According to many recent interpretations of Catullus 101, the ritual performance it describes serves primarily as a foil, highlighting the greater expressiveness and communicative power of the poem itself. I argue instead for using the complexities of Roman funerary ritual as a model for understanding the poem's ambiguities. As funerary offerings at once establish a bond between family members and the dead and affirm a distinction between them that allows the survivors to rejoin the society of the living, so the poem articulates a tension between assertions of the brother's absence and intimations of his presence as addressee, even as speaker. Similarly, the split between the poem's fictional context as a one-time-only farewell to the brother and its existence as a repeatable literary artifact further accentuates the double allegiance of the poet. In the second section I consider how the poem, without being an epitaph itself, fulfills the functions of an epitaph, by allowing for the re-performance of the ritual, constructing the opposition between permanence and temporality present in the epitaph/monument complex, "inscribing" the brother's death at the prominent literary "crossroads" of the beginning of the Odyssey, and finally making the commemoration of the brother performed through each reading of the poem a sacrum that builds its audience into a community.

[Footnotes]

[Footnotes]
1
Biondi 1976: 413n. 22
Robinson 1965: 62.
2
Quinn 1973: 440
Fitzgerald 1995: 187
Biondi 1976: 410.
3
Wiseman 1969
Syndikus 1987: 106-107.
4
Paratore 1963: 563.
5
Syndikus 1987: 107.
6
Heliodora (AP 7.476)
Wilamowitz 1924: 1.234
7
Ellis 1889: 480
Fordyce 1961: 388
Thomson 1997: 536
Gelzer's 1992: 26-27
Biondi 1976: 415
8
Scheid 1984a: esp. 118-19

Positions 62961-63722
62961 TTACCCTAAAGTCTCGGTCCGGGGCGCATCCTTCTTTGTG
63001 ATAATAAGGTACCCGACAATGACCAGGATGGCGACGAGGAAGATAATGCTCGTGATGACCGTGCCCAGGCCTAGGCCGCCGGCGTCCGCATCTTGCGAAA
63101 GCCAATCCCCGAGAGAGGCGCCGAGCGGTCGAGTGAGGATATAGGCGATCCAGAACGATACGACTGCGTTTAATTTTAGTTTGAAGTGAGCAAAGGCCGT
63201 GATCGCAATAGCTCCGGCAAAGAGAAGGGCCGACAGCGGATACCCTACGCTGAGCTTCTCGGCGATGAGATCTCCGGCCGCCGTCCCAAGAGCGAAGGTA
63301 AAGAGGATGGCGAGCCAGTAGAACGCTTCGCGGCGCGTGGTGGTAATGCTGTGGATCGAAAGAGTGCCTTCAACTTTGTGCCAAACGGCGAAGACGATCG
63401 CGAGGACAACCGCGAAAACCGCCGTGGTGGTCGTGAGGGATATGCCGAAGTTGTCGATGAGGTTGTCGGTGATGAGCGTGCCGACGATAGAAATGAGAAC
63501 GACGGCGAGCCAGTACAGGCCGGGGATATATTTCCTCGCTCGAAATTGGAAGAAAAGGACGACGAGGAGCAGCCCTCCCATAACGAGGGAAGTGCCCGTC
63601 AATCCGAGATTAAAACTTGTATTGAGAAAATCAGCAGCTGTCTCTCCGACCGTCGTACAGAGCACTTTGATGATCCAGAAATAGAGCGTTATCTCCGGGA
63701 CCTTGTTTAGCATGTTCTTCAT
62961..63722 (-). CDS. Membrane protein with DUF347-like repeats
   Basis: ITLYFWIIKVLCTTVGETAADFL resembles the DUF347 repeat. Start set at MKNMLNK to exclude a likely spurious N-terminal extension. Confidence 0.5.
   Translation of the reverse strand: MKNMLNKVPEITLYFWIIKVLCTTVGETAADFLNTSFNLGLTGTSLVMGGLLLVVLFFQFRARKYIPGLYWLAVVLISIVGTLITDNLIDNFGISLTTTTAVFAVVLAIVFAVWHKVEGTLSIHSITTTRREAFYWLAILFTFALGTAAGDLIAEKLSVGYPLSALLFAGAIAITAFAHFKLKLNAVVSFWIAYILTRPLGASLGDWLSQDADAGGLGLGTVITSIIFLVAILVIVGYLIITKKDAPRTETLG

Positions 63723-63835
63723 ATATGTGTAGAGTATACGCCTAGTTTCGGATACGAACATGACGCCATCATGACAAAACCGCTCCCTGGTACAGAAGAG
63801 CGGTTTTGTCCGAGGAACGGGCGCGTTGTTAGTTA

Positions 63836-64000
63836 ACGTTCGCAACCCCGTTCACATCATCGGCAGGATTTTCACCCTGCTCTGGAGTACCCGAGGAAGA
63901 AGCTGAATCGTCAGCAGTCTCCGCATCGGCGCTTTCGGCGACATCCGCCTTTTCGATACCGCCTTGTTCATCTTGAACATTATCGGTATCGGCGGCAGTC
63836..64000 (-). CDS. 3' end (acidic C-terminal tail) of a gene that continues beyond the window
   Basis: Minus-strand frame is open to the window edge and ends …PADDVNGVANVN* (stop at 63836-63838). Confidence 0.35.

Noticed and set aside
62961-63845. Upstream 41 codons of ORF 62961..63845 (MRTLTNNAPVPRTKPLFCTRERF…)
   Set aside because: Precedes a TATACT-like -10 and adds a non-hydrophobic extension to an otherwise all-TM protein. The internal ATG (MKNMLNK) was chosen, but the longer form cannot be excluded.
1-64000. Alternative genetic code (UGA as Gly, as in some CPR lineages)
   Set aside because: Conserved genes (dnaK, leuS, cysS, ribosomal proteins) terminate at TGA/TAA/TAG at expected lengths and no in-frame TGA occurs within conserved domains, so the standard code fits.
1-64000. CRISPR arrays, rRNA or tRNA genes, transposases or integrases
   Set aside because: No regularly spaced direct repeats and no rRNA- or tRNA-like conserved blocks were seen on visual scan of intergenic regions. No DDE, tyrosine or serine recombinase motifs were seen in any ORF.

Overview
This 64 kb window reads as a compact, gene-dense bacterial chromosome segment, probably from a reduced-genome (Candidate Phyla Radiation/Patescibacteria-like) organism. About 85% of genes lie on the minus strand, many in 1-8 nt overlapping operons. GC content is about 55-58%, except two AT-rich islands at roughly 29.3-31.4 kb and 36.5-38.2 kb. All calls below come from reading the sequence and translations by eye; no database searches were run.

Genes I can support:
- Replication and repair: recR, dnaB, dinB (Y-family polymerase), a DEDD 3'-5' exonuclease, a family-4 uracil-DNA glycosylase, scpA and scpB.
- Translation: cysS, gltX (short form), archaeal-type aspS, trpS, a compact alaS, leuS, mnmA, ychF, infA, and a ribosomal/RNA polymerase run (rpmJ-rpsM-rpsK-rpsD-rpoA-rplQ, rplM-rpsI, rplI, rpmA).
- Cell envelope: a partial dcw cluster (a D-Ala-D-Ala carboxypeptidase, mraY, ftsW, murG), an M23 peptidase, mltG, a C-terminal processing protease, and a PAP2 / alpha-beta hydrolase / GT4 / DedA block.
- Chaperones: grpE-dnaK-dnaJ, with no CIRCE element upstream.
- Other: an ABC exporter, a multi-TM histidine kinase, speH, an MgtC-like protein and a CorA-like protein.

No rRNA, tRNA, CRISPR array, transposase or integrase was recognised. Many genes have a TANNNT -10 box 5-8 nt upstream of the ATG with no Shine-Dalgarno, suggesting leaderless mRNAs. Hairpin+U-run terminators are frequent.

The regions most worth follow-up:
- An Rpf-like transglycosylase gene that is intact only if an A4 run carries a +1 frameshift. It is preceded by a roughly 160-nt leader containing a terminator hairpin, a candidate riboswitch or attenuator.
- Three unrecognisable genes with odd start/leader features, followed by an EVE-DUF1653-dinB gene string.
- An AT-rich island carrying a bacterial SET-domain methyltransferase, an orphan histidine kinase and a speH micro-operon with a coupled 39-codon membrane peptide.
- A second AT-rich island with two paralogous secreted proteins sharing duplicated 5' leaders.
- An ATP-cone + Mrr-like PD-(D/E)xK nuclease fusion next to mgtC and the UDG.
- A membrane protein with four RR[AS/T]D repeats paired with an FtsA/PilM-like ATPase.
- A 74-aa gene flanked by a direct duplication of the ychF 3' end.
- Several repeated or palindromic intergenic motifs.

Maurin 1984.
9
Scheid 1984a: 119ff. esp. 126
Suet. Aug. 100.
10
Donatus ad Ter. Ad. 587
Latte 1967: 102
Scheid 1984a: 130f.
11
Maurin's 1984: 204-205
12
Scheid 1984b
13
Scheid 1984a: 134-36
14
Scheid 1984a: 132-34
Danka 1976.
15
Scheid 1984a: 134 and n.75
Servius adAen. 5.79: PURPUREOS SPARGIT FLORES ad sanguinis imitationem.
16
De Marchi 1896: 1.199-208.
17
Janan 1994: 115-19.
18
Cons. ad Marc. 2.3-3.2
21
Biondi 1976: 418
Conte 1974: lln. 18
1986: 36n. 8
22
Latte 1967: l01n. 3.
23
Quinn 1973: 441.
24
Humphreys 1981: 268.
26
Misenus (Aen. 6.213)
Aen. 5.80-81
Williams 1960: 58
Catullus 101
Aen. 1.553, 1.583
Hor. C. 2.7.27-28.
Monteleone 1976
Thomson 1997: 537
27
Starr 1987: 213-15.
28
CIL 1.1732.2 and 6.14786.4.
29
Varro Ling. 6.57
30
Hunter 1992: 121.
31
Cugusi 1985: 200-17
CE 1845
32
Janan 1994: 127
33
Day 1989.
34
Anth. Lat. 721.
Ostia, CIL 14.356
CE 1450
CE 513
CE 1278.
35
CE 52.8.
36
CIL 11.6243
Lattimore 1962: 256-58.
37
CE 1278.6
CE 1255.1
Häausle 1980: 61-63.
38
Aen. 6.231.
Fordyce 1961: 390
Misenus' memory (6.232-35).
39
Howe 1974: 276.
40
Tinuleia (Ann. Epigr. 1946: 208)
CE 1084
Häausle 1980: 62f.
41
Bettini 1991: 176ff.
42
Dupont 1987.
43
Tac. Ann. 3.5
Dio 55.2
Flower 1996: 232-33.
Dio 56.32.2
44
Flower 1996: 159-84
45
CE 479.7.
46
Bodel 1997: 20ff.
CE 1185
Bodel 1997: 23
Aen. 3.303-305
CE1212.13.
47
Bodel 1997: 20
48
Fitzgerald 1995: 188-89
Zetzel 1982: 665.
49
CE 958
Pliny HN 35.6
Bettini 1991: 176.
51
Horace C. 3.30.1
Ovid Met. 15.872.
52
Woolf 1996: 27-28
Koortbojian 1996
Svenbro 1988: 3-32.
Häusle 1980: 55.
53
Koortbojian 1996: 229-31
54
CE 13.
Sanders 1970: 320.
55
Minyard 1988
Thomson 1997: 6-11
56
Starr 1987.
57
Thomson 1997: 472-74.
58
Miller 1994 (esp. 1-2, 55-57)
59
Hausle 1980: 105n. 212
Bruns' 1950: 9f.
60
Williams 1968: 186-87
62
Conte 1986: 36n. 8.
63
Conte 1986: 32-40.
Monteleone 1976
Catullus 101.1
64
Cugusi 1985: 214-15
CE 257A
M. Abramič in Bull. Arch. Hist. Dalm. 50 (1928-1929): 57.
65
Miller 1988: 131.
66
Janan 1994: 130.
67
Depew 1997.
68
Meyer 1990.
71
Tatum 1997.
72
Granarolo 1967: 27-28.
Tibullus (1.3.5)
Ep. 6.10.5
Woolf 1996: 25f.

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